3.1.1. Vascular Mechanism

Both animal and human studies have found that a multi-inflammatory response is involved in ischemia/reperfusion injury of the kidney [12]. The inflammatory reaction incurred after an ischemic insult precipitates more damage to the tissue and impedes intrarenal blood flow caused by vasoconstriction and vascular congestion, leading to a vicious cycle [13].

This damage mainly takes place in endothelial cells of the peritubular capillaries, especially in the outer medulla, which is marginally oxygenated under normal circumstances. This oxidant injury, together with a shift in the balance of vasoactive substances toward vasoconstrictors such as endothelin, results in vasoconstriction, congestion, hypoperfusion, and expression of adhesion molecules. The expression of adhesion molecules, in turn, initiates leukocyte infiltration, augmented by proinflammatory and chemotactic cytokines generated by ischemic tubular cells [7].

Inciting stimuli induce kidney macrophages and probably renal parenchymal cells to release inflammatory cytokines, such as tumor necrosis factor-α (TNF-α) and interleukin-1 (IL-1). TNF-α and IL-1 promote renal parenchymal damage by directly inducing apoptosis in epithelial cells, recruitment of neutrophils that release reactive oxygen metabolites and proteases, and up regulating adhesion receptors on endothelial cells and leukocytes [14, 15]. These cytokines also stimulate renal cortical epithelial cells to release the chemoattractant interleukin-8 [16, 17]. The arrival of additional leukocytes obstructs the microcirculation and releases more cytotoxic cytokines, reactive oxygen species, and proteolytic enzymes, which damage the tubular cells [7].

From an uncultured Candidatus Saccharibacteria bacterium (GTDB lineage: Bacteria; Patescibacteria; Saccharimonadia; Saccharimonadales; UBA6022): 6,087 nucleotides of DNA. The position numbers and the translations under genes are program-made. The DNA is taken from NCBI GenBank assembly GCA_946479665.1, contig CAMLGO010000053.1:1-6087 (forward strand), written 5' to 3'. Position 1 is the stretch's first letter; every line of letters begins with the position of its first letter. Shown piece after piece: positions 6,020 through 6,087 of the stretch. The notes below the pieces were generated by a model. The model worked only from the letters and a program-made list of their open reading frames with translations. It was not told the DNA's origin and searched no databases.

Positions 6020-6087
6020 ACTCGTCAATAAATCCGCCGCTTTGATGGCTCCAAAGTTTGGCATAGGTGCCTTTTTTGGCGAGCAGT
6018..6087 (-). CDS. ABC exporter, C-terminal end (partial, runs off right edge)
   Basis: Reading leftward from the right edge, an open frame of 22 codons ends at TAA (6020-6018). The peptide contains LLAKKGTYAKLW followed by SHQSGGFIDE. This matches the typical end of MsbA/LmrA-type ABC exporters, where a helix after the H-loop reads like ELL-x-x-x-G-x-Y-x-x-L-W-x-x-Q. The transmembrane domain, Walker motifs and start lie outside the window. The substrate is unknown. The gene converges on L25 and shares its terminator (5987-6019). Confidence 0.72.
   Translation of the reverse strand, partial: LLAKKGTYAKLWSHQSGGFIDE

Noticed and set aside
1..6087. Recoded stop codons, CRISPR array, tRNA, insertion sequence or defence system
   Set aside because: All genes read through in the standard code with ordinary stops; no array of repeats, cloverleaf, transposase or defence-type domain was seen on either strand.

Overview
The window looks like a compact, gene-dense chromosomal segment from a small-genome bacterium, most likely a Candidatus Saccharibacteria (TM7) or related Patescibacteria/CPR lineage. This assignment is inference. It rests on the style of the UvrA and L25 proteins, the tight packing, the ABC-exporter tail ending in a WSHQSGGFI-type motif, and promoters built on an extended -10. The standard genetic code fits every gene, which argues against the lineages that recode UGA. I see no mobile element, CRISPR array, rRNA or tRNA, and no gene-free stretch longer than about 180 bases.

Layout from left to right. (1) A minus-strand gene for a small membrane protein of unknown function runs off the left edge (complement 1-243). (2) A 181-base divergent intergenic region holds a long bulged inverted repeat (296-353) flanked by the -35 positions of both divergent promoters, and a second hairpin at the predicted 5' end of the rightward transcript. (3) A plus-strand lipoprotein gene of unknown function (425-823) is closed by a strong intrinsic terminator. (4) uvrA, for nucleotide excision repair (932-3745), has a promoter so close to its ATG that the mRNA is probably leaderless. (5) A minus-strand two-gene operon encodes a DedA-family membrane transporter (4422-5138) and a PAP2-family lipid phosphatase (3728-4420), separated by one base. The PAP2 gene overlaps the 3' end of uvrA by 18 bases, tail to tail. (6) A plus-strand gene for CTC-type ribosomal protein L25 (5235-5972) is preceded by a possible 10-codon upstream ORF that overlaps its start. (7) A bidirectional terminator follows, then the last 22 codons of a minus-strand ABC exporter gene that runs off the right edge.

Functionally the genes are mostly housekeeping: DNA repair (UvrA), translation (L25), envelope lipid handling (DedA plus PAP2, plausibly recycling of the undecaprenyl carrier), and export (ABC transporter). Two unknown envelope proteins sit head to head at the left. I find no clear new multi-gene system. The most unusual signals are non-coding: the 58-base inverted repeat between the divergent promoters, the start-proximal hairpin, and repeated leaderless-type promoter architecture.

Endothelial injury results in cell swelling and enhanced expression of cell adhesion molecules. This, together with leukocyte activation, leads to enhanced leukocyte-endothelial cell interactions, which can promote injury and swelling of the endothelial cell. Endothelial swelling contributes to the production of local factors promoting vasoconstriction and adds to the effects of vasoconstriction and tubule cell metabolism by physically impeding blood flow, perpetuating that vicious cycle [18].

Heterogeneity of intrarenal blood flow contributes to the pathophysiology of ischemic renal failure. An imbalance between the vasodilator nitric oxide and the vasoconstrictor endothelin impairs medullary blood flow, especially in the outer medulla, where tubules have high oxygen requirements, resulting in cellular injury due to a mismatch between oxygen delivery and demand. Endothelial activation and injury together with increased leukocyte-endothelial cell interactions and activation of coagulation pathways may have a greater effect on outer medullary ischemia than arteriolar vasoconstriction, as there can be markedly impaired oxygen delivery to the outer medulla despite adequate renal blood flow [18].